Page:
Helmed by water-sports enthusiast Neil Turner, the staff of Sea Monkey Watersports outfits and guides explorers through the aquatic arteries of Hilton Head Island and the Pinckney Island National Wildlife Refuge. After a quick tutorial, thrill-seekers take to the waterways atop a Yamaha WaveRunner, which reaching up to 50 miles per hour, while keeping an eye out for local shorebirds and dolphins looking to drag race. Paddlers enjoy a more slow-paced journey piloting single or double kayaks as they traveling on guided nature expeditions or self-led tours of the surrounding waters.
Parmesan-encrusted snapper. Hand-battered fried shrimp. One and a half pounds of steamed snow-crab legs. The culinary team at Parrot Cove Seafood Grill and Bar crafts these succulent seafood dishes from fresh catches at their waterfront restaurant on Shelter Cover Harbor. Owner Jimmy’s love of French and southern cooking is reflected in the menu featuring dinner and dessert crepes, oyster po’ boys, pulled-pork sandwiches, and half racks of ribs with housemade slaw. Meals unfold in a dining room adorned with nautical decorations and more than 40 parrots, who take forms such as paintings, statuettes, and waiters. Parrot Cove also provides spacious outdoor seating, seasonal live entertainment from local artists, and, for kids, a chance to rummage through a treasure box if they clean their plates.
Started by a professional winemaker, the Island Winery crafts fine fermented red, white, and Lowcountry specialty wines from the fruits of the South Carolina coast. The wine and cheese happy hour kicks off in the early evening and includes a glass of wine and light appetizers for all guests. Attendees taste 10 of Island Winery's wines, including the barrel-reserve chardonnay, cabernet sauvignon, and southern passion sangria. Those opting for the wine flight, held 12:30 p.m.–2:20 p.m., will enjoy an olfactory overload with samples of many of the available imbibing delicacies, and complimentary cheeses cleanse palates and act as rubbery tooth napkins.
Clad in hard hats and construction vests, kids in the Builders of Tomorrow exhibit load wheelbarrows with giant Lego dacta blocks, which they then use to fill in the wooden frame of a small house. Whether they realize it or not, these budding builders are learning—working with the Legos stimulates gross and fine motor skills, and tools such as a pulley system encourage creative problem solving. This interactive, play-based style of learning extends through all 10 exhibits at The Sandbox, which keep young brains on track to one day develop advanced adult skills, such as singing all the deductions on your tax return. In addition to overseeing exhibits that cater to infants through 8-year-olds, the museum's staff organizes programming such as Parents Night Out, Kids Night In, field trips, and facility rentals for celebrations such as birthday parties.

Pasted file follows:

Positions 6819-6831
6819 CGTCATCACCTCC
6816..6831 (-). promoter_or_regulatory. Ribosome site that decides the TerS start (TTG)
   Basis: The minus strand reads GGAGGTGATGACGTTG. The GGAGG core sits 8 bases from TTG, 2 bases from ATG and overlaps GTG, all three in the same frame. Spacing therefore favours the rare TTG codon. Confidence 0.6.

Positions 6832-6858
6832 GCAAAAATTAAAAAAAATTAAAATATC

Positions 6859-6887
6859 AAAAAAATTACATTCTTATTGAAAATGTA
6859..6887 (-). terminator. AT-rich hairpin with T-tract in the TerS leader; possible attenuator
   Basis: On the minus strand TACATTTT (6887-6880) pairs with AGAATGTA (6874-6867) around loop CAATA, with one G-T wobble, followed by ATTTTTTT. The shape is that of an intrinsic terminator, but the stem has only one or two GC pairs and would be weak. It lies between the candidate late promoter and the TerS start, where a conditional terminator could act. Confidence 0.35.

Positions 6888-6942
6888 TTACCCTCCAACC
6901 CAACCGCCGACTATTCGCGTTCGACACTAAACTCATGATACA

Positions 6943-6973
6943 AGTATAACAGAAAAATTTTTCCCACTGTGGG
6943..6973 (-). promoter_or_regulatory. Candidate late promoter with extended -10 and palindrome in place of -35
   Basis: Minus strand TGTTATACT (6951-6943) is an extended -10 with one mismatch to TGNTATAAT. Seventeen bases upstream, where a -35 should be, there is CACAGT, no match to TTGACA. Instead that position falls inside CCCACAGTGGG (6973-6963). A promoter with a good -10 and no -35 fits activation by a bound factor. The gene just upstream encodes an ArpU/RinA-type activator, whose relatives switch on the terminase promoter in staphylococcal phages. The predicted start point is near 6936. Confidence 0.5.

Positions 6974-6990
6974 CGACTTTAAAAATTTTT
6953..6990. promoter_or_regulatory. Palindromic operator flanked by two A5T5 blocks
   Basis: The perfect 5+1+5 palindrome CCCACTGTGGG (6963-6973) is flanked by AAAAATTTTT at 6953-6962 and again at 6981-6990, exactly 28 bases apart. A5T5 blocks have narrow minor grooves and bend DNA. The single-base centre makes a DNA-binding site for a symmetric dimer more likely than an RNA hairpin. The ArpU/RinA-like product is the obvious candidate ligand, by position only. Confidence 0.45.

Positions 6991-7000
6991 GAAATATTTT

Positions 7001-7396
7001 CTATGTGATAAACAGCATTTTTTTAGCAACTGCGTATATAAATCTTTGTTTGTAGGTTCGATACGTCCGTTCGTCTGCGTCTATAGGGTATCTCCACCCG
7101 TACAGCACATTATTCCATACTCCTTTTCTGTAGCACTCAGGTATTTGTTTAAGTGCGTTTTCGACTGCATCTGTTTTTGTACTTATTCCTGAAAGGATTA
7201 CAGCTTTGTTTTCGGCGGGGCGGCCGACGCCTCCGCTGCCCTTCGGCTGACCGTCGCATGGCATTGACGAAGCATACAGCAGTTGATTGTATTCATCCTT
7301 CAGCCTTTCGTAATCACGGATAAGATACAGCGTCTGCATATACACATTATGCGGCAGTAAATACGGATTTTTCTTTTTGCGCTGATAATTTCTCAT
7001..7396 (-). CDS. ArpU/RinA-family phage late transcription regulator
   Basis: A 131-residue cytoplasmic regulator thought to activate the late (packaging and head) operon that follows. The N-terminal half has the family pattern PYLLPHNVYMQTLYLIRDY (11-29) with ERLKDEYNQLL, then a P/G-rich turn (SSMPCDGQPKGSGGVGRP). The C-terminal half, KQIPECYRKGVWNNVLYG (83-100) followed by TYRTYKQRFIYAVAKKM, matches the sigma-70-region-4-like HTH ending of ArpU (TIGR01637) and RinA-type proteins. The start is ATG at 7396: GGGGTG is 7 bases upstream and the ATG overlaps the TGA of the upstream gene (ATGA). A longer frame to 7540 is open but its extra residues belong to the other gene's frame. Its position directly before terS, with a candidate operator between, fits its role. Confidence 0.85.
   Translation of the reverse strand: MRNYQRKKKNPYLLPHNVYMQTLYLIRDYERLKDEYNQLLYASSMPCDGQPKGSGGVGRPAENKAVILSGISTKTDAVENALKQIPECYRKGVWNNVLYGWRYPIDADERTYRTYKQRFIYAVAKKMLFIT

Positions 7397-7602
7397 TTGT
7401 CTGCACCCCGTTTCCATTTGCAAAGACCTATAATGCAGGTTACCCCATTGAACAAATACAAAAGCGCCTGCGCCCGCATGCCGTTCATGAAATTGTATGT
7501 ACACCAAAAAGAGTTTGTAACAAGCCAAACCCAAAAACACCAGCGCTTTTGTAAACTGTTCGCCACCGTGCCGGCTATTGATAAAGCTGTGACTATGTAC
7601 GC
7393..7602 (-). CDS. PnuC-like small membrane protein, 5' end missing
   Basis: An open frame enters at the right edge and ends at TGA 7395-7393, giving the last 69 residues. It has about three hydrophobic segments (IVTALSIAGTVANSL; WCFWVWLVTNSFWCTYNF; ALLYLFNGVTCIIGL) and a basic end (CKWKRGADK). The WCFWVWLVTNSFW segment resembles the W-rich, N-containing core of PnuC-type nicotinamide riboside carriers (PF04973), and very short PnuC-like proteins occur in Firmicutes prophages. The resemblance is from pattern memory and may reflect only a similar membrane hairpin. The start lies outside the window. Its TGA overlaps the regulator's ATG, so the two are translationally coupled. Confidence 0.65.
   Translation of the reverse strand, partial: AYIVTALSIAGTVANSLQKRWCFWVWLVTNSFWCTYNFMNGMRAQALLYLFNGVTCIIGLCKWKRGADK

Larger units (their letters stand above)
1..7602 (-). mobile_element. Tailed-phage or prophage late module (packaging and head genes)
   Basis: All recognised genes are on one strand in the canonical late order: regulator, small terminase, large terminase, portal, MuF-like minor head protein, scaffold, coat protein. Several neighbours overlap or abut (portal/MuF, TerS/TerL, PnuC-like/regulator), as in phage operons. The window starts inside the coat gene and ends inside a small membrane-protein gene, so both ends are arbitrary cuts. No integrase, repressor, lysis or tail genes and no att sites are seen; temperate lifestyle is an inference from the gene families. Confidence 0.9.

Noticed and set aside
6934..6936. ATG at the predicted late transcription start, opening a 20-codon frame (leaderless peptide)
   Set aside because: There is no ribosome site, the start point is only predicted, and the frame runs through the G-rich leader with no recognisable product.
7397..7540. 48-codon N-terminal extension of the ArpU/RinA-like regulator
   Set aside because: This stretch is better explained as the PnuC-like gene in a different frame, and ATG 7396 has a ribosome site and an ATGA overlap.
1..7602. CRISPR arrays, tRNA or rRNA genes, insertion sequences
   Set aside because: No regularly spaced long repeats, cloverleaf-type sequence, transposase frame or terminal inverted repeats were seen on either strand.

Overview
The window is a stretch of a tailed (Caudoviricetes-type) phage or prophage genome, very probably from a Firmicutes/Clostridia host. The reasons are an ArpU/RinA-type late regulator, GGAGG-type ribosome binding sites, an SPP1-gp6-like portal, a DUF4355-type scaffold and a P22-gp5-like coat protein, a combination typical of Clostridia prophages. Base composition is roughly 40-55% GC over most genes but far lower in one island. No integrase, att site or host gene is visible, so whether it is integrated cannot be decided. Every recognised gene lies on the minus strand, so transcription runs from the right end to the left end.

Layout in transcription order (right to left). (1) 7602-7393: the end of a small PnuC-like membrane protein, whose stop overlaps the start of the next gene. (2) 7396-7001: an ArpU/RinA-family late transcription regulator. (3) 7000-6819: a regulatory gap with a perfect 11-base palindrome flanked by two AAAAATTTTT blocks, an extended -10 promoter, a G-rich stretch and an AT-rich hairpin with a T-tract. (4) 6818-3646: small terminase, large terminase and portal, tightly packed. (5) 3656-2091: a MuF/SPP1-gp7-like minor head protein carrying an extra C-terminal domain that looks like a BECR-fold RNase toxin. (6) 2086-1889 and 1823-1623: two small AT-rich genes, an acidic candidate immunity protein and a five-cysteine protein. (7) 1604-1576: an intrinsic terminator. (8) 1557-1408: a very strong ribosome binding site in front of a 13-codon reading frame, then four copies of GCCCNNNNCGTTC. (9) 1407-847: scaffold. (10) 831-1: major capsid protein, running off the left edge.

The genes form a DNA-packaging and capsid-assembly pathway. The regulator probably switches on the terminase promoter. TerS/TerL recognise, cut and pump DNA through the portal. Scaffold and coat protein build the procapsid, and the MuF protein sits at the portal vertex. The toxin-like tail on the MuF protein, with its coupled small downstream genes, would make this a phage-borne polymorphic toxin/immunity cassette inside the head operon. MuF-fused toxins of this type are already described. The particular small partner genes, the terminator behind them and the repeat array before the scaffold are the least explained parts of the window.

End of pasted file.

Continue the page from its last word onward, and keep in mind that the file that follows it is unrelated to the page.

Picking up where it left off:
Glossy, tall tables and funky decorative woodwork on the walls make Daniel's Restaurant & Lounge feel like a ritzy nightclub lounge. The tapas is just as distinctive as the decor—tastes from all over the globe come together in each small plate made with locally sourced ingredients. Feel free to try Greek lamb sliders alongside tandoori chicken skewers. Or sample miniature sushi tuna pizzas alongside tender carolina crab cakes. The portions are more substantial than your typical tapas joint, too. Still, if you want something other than small plates, Daniel's also offers a more straightforward selection of steaks and seafood, including their signature surf and turf, NY strip steak, and slow-cooked, herb roasted chicken. After dinner hours, Daniel's transforms into a nightclub and hosts DJs and dance parties.
With more than three decades as a marine biologist tucked under his waders, Dr. Joe Richardson has studied beaches from Nova Scotia to the Bahamas, but he still never ceases to marvel at the diversity of Tybee Island’s shores. The widely published professor emeritus of marine sciences at Savannah State University delights in sharing his knowledge about these lively shores, and to that end hosts walking tours for groups of all ages that incorporate conversation and hands-on activities. As his followers comb their fingers and toes through the sand of the beaches and inlets, they search for fossilized shark teeth and animals that Dr. Joe helps identify. He also discusses the tides, sand layers, local marine life, and which creatures eat with salad forks or soup spoons. Along the rock jetty, groups splash into tide pools to learn about the intertidal zone and the ways animals adapt to this habitat, then help Dr. Joe collect live specimens for a field aquarium by pulling in a 50-foot beach seine net and examining the fish and crabs caught in its weave. Lucky guests can glimpse the sleek fins of dolphins, and curious ones can ask Dr. Joe about his research projects, current ecological concerns, and how mermaids keep their fingers from getting pruny.